If you look at scandinavian democracies, for example, they’re not very democratic. They have a lot of experts and pointy headed intellectuals at the top echelons deciding what happens at the macro-policy level then let the democratic institutions handle the minute details. But on the whole they govern significantly more effectively, efficiently and with fewer uses of state power and intrusion into daily life than in other countries.

    Moreover, often experts are the ones that are tied in what they’re able to recommend because policy analysis is constrained by the political optics of what’s being sold. If anything the problem is that policy optimal solutions are rarely discussed because hyperpartisan ideologues will always attack them as being impure in one direction or another. There’s no expansion of the possible, but rather we get constrained and hemmed in as people without expertise demand that policies be shaped to fit a political goal. This isn’t any different whether it’s Karl Rove, Rahm Emmanuel in charge or whether it’s Greenwald, Hamsher et. al making the critiques.

    The last time we really had someone with the necessary expertise to tackle a problem and did so independent of politics was when Volcker had the fed chairmanship. And remember what happened then? He killed inflation stone dead while creating such short term economic problems that derailed quite a few political careers.

    If you don’t want to be dismissed as unserious then perhaps it’s worth actually acknowledging that there’s costs, significant, serious and real person costs associated with the courses of action you recommend instead of wailing against “corporate takeovers” or “socialism”.

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    • There are a couple of problems I see here. I think it’s one thing to have experts in charge of the implementation of policy, but something entirely different to expect that experts are inherently more qualified to evaluate normative tradeoffs.

      You write: “If you don’t want to be dismissed as unserious then perhaps it’s worth actually acknowledging that there’s costs, significant, serious and real person costs associated with the courses of action you recommend instead of wailing against “corporate takeovers” or “socialism”.”

      But that’s just it – I see folks like Hamsher, et al, fully aware that they are opposing a policy that may well do some good for some portion of the population. I see them being dismissed merely for saying that the tradeoffs necessary to achieve that good exact too high a price. To me, the establishment types are failing to even acknowledge the possibility that the compromises necessary to secure passage of the bill not only made the reform less ambitious, but actively create new problems or worsen existing problems.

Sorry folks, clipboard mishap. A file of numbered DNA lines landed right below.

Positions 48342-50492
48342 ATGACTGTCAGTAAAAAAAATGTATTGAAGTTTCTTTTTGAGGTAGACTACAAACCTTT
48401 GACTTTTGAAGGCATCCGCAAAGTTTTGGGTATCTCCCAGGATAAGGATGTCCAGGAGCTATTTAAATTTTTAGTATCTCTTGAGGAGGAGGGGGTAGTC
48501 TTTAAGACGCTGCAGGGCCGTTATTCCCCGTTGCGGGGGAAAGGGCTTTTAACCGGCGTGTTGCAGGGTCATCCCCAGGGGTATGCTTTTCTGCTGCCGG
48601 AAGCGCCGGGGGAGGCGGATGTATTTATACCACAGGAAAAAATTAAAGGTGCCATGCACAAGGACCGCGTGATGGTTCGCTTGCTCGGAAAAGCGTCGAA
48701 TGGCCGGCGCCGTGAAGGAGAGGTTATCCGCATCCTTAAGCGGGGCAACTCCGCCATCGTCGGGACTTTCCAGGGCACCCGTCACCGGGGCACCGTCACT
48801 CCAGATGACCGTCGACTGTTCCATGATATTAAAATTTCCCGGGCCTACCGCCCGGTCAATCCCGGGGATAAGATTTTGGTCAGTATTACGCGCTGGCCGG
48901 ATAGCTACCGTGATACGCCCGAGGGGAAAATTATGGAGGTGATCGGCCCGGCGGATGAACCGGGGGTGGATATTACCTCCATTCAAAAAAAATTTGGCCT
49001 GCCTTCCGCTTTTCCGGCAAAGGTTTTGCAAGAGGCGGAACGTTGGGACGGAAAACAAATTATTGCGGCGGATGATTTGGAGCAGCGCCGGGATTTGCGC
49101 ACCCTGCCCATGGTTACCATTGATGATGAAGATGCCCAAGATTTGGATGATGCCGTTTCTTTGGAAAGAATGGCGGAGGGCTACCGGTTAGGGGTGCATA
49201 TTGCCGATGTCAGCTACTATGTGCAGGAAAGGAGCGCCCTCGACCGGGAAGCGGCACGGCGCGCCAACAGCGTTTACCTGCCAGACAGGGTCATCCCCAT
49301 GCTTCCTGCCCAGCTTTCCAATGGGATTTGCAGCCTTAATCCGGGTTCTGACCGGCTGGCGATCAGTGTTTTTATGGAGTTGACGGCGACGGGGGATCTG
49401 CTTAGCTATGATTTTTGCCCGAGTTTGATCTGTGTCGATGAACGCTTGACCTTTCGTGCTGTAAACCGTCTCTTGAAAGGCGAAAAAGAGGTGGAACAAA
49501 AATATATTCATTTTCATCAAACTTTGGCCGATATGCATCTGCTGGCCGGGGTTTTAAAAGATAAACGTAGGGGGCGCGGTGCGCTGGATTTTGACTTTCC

I see something similar in the runup to the Iraq War – opponents acknowledging that leaving Saddam Hussein in power was undesirable, that he was an evil dictator, etc., etc., but ultimately convinced that the costs of doing that would be far too high for one reason or another. For this they were dismissed as unserious. Ditto in the case of any number of civil liberties issues in the War on Terror: “You’re opposed to waterboarding/warrantless wiretapping/etc.? You mean you’re ok with thousands of your fellow citizens dying in terror attacks?” As if only someone totally unserious would even factor the civil liberties concerns into the equation at all, much less weigh them more than the alleged increased threat of a terrorist attack.

      Returning to the health care debate, in the case of progressives like Hamsher, ranting about “corporate takeovers” isn’t just some hollow trope – it’s instead effectively shorthand for “the Senate health care bill is public choice theory/regulatory capture in action, yet again. We will no longer stand by and pretend that legislation that is dominated by narrow special interests on net serves the public good.”

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      • Mark- who are you including in your comment “the establishment types are failing to even acknowledge the possibility that the compromises necessary to secure passage of the bill not only made the reform less ambitious, but actively create new problems or worsen existing problems?”

        I ask because I’ve seen many establishment Dems in Congress acknowledge that the Senate compromise is less ambitious (though they largely stop short of saying that it will exacerbate existing problems). The establishment blogger/supporters (Ezra, Josh, Matt, Steve Benen, etc.) have all been willing to acknowledge the price that was paid, too.

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        • The Kleiman piece I link to above is a pretty good example of the attitude to which I’m referring, ie, “Krugman thinks its good, so STFU.” Of course, when you check out the Krugman piece to which Kleiman links, it only talks about the positives in the bill and doesn’t even acknowledge the negatives. Ditto Henry Aaron’s piece in the WaPo the other day.